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The Torah that Moshe commanded us is the heritage of the congregation of Yaakov. (33:4)
The text of this pasuk is inconsistent. It begins by stating that the Torah has been commanded to us and ends by saying that it is the heritage of the congregation of Yaakov. Who is included in the words of "Kehillas Yaakov"? Horav Chaim Elazary, zl, suggests that the congregation of Yaakov is a reference to all Jews, even those who have not had the opportunity to study Torah and develop a proficiency in it. The am haarertz, so to speak illiterate Jew, who performs mitzvos is devoted to Yiddishkeit. He just does not learn, although he respects those who do. Thus he is is included in the congregation of Yaakov.
Horav Elazary recounts a story which serves as an excellent analogy to emphasize this point. One Simchas Torah a simple Jew, whose level of Torah erudition was far from adept, came to the court of a great Chasidic Rebbe. He requested to dance with the Rebbe as he danced with the Torah. When the Rebbe heard this strange request, he asked the man, "Tell me, what is the source of your great joy? Did you study so much Torah during the past year that it warrants such an expression of happiness?" The simple Jew responded, "If the Rebbe's brother would marry off his daughter, would not the Rebbe participate in the simchah as an uncle? I am sharing in my relative's simchah!" What a remarkable response. All Jews are part of one great congregation. We should participate in each other's simchos, as well as in the tragedies. We should share a personal joy with each Jew who celebrates a milestone. The Torah is the heritage of all of Klal Yisrael. While many individuals devote their lives to its study and dissemination, this devotion is not theirs exclusively. It belongs to all of those who are a part of Kehillas Yaakov.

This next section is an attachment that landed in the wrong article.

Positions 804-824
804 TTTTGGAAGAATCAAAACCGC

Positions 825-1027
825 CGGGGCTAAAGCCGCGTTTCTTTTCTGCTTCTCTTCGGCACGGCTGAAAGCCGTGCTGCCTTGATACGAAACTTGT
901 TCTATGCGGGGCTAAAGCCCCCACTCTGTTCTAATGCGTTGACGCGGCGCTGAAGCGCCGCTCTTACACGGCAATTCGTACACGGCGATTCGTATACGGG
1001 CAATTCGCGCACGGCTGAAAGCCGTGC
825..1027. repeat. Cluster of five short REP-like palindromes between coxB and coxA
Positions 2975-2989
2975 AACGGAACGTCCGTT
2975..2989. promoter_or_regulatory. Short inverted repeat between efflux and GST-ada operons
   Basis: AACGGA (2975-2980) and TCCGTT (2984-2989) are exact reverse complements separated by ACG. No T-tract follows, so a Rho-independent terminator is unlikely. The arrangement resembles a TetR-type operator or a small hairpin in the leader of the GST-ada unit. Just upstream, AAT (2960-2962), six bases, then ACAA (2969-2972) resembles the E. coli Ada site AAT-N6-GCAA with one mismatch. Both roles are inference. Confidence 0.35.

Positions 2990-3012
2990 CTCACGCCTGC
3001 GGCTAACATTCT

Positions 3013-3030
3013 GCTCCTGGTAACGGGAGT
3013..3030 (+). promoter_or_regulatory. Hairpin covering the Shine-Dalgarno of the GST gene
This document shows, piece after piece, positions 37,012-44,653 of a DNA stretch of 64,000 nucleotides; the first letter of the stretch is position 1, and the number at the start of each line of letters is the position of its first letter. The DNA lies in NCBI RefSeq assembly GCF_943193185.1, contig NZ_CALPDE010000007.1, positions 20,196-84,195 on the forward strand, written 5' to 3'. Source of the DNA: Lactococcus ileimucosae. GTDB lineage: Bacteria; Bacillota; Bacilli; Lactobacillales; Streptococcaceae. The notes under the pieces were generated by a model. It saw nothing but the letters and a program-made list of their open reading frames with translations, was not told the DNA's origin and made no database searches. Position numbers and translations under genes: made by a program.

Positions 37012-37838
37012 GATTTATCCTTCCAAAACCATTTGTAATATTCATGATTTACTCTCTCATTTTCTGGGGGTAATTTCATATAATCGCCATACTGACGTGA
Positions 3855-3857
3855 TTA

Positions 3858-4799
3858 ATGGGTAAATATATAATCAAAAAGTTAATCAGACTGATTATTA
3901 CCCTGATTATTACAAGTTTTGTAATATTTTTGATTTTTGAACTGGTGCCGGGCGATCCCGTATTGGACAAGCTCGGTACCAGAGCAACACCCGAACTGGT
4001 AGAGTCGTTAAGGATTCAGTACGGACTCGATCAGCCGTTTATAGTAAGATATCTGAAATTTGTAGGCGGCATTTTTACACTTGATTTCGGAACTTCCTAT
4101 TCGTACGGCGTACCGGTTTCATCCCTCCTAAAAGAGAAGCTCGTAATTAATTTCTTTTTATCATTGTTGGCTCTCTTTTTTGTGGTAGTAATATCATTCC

And Moshe, the servant of Hashem, died there...and He (Hashem) buried him." (34:5,6)
In His glory, Hashem buried Moshe Rabbeinu. The Midrash relates how it happened that Moshe merited for Hashem to personally take charge of his burial. During the final days prior to the exodus from Egypt, while everyone was occupying themselves with "relieving" the Egyptians of their money, Moshe sought to fulfill the promise made many years earlier to Yosef: that his bones would be taken out of Egypt. Moshe spent three days and nights searching throughout the country, looking everywhere in the hope that he would locate Yosef's coffin. According to one tradition, Serach bas Asher approached Moshe to ask him why he was so fatigued. Moshe explained that he had been searching for Yosef's coffin for three days. She said, "Come with me, and I will show you where he is buried." She took him to the Nile, whereupon Yosef's coffin rose from the depths. Moshe took it and personally carried it. When Hashem saw Moshe's devotion to the middah of chesed, He declared, "Moshe! You might think that you performed a simple act. By your life, the kindness that you performed was very significant. You carried Yosef's coffin while the rest of Klal Yisrael were occupied with carrying their gold and silver. For this, you will merit that I will be personally involved in your burial."